The Chinese thought it very much was a Canadian-U.S. political conspiracy. That is what I have heard from them. They thought at the highest levels that the political people in Canada and the United States got together to figure out how we were going to do this. Well, it wasn’t that at all.
FORMER CANADIAN AMBASSADOR TO THE UNITED STATES
I do not believe the government of Canada did this with blinders on. I believe the government of Canada recognized that this would be very difficult and likely would involve enormous pressure put on the government of Canada, and the country of Canada as whole, and decided that upholding the principles underlying extradition treaties was worth the cost.
JOHN E. SMITH
FORMER DIRECTOR OF THE U.S. TREASURY’S OFFICE OF FOREIGN ASSETS CONTROL
John E. Smith, who until May, 2018, was a director of the U.S. Treasury’s Office of Foreign Assets Control, which is responsible for administering and enforcing sanctions, said Canadian officials must have been aware of how Ms. Meng’s arrest would affect relations with China.
“I do not believe the government of Canada did this with blinders on,” he said. “I believe the government of Canada recognized that this would be very difficult and likely would involve enormous pressure put on the government of Canada, and the country of Canada as whole, and decided that upholding the principles underlying extradition treaties was worth the cost. Because, at the end of the day, do you allow yourself to be bullied as a country into not upholding your international commitments?”
One month before Ms. Meng’s arrest, the U.S. government began publicly laying the groundwork and building a narrative for going after the Huawei executive.
At a press conference in Washington on Nov. 1, then-U.S. attorney-general Jeff Sessions unveiled what the Trump administration called the “China Initiative.” Mr. Sessions said the U.S. Justice Department was going to step up law-enforcement actions against Chinese companies that break the law while competing with U.S. companies. Among those standing beside Mr. Sessions was Richard Donoghue, the U.S. Attorney for the Eastern District of New York, whose office is spearheading the Meng/Huawei case.
“It is time for China to join the community of lawful nations,” Mr. Sessions said. “We will continue to charge wrongdoers based on carefully conducted investigations done with integrity, done with professionalism, not politics.”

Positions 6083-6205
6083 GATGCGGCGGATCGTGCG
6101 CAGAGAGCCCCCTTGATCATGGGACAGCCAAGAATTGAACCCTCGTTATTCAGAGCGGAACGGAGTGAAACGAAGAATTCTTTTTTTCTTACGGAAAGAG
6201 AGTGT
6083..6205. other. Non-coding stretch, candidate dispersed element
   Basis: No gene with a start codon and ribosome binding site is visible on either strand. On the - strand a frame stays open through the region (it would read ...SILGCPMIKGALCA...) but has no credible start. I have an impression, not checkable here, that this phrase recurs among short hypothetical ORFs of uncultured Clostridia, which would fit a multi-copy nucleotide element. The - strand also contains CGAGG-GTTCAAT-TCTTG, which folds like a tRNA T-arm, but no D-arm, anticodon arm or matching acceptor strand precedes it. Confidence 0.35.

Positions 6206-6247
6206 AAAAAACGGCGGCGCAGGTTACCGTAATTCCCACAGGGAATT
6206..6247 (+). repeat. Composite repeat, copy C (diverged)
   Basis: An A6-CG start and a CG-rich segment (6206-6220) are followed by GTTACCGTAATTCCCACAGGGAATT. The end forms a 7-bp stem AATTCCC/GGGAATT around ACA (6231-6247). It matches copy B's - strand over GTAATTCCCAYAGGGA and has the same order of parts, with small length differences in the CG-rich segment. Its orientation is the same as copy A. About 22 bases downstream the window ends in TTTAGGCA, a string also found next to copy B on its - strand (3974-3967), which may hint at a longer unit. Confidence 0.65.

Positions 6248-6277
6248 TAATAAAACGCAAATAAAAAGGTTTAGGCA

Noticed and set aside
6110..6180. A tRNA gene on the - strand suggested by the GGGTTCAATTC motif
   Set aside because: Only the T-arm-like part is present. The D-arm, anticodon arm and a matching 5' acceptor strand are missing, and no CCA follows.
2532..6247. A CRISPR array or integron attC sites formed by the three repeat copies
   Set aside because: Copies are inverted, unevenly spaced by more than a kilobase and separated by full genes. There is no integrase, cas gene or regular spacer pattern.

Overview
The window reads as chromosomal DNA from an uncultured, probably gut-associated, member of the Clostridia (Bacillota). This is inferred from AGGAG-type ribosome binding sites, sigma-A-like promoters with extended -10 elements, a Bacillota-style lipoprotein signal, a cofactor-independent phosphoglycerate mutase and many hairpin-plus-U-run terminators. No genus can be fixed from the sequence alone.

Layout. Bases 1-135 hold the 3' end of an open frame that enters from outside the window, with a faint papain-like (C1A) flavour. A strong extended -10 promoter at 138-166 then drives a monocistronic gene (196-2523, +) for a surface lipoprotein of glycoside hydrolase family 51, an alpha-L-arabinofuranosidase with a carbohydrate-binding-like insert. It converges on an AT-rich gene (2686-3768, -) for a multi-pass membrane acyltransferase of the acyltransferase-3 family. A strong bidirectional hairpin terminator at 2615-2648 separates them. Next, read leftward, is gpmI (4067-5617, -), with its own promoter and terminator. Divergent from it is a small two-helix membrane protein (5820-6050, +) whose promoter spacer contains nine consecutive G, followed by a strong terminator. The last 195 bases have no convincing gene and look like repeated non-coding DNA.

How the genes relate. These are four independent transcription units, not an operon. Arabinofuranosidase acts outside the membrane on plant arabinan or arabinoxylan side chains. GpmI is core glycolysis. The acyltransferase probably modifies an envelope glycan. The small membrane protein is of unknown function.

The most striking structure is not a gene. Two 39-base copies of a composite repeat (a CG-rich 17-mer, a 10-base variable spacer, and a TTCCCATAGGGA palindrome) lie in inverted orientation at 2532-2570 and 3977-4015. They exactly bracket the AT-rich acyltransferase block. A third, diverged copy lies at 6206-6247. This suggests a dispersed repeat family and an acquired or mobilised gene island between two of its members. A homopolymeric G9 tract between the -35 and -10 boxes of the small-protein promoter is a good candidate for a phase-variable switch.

Then, he added a warning:
“And we will seek extradition of criminals.”
The China Initiative is a firstever effort to use the United States’ Foreign Corrupt Practices Act enforcement to achieve political goals, and “a sharp departure from the Department of Justice’s historically apolitical approach,” lawyers from the firm Paul, Weiss, Rifkind, Wharton & Garrison LLP wrote in a legal paper last March.
Retired U.S. Air Force general Robert Spalding, who previously worked on China issues at the White House National Security Council, said Ms. Meng’s arrest was in keeping with changes the Trump administration had made to ensure the “shackles are taken off the Department of Justice and the FBI” to properly enforce the law against Chinese companies or individuals.
For years, successive administrations did not enforce U.S. economic theft and corruption laws when it “came to Chinese companies or Chinese individuals, particularly if they were of the Meng Wanzhou stature,” Mr. Spalding said in an interview. “What has changed in America, particularly since 2018, is we began to allow the Department of Justice and FBI to actually bring cases, so for the first time, these departments are allowed to do their jobs.”
There’s no indication that Ms. Meng knew of the arrest warrant, but she had not travelled to the United States since March, 2017, according to U.S. information included in an RCMP affidavit connected to the extradition request. That was more than a year before an arrest warrant was issued for her in New York on Aug. 22, 2018. The RCMP told the court that U.S. officials believe that by April, 2017, Huawei was aware a criminal investigation was under way in the United States.
One thing the U.S. government has never explained is the timing of its bid to arrest Ms. Meng.
In the three months after the warrant was issued, and before her fateful stopover in Vancouver on Dec. 1, Ms. Meng visited six countries that have extradition treaties with the U.S., including Britain, Ireland, Japan, France, Poland and Belgium. She had also travelled through Canada on Oct. 8, 2018.
Court records filed in the extradition case show the Americans told the Canadians, including the RCMP and Justice officials, it was urgent that the Huawei executive be arrested during her Vancouver stopover, but didn’t explain why they passed up chances to take her into custody earlier that year.
The U.S. issued a provisional arrest warrant, which means the person should be taken into custody without delay. “Unless Meng is provisionally arrested in Canada on Saturday, Dec. 1 … it will be extremely difficult, if not impossible, to secure her presence in the United States for prosecution,” the U.S. request said, noting Washington has no extradition treaty with Beijing.